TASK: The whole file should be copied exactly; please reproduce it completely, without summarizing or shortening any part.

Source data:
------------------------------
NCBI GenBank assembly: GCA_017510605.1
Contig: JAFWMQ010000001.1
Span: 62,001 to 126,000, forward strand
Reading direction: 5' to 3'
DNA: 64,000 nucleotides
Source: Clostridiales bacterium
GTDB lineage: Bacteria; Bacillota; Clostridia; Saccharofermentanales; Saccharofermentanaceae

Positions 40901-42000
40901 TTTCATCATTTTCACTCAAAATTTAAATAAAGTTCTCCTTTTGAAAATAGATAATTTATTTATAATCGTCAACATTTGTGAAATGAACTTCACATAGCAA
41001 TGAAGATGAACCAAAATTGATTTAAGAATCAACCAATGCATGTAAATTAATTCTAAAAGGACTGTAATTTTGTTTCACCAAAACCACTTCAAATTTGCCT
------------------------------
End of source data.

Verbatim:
NCBI GenBank assembly: GCA_017510605.1
Contig: JAFWMQ010000001.1
Span: 62,001 to 126,000, forward strand
Reading direction: 5' to 3'
DNA: 64,000 nucleotides
Source: Clostridiales bacterium
GTDB lineage: Bacteria; Bacillota; Clostridia; Saccharofermentanales; Saccharofermentanaceae

Positions 40901-42000
40901 TTTCATCATTTTCACTCAAAATTTAAATAAAGTTCTCCTTTTGAAAATAGATAATTTATTTATAATCGTCAACATTTGTGAAATGAACTTCACATAGCAA
41001 TGAAGATGAACCAAAATTGATTTAAGAATCAACCAATGCATGTAAATTAATTCTAAAAGGACTGTAATTTTGTTTCACCAAAACCACTTCAAATTTGCCT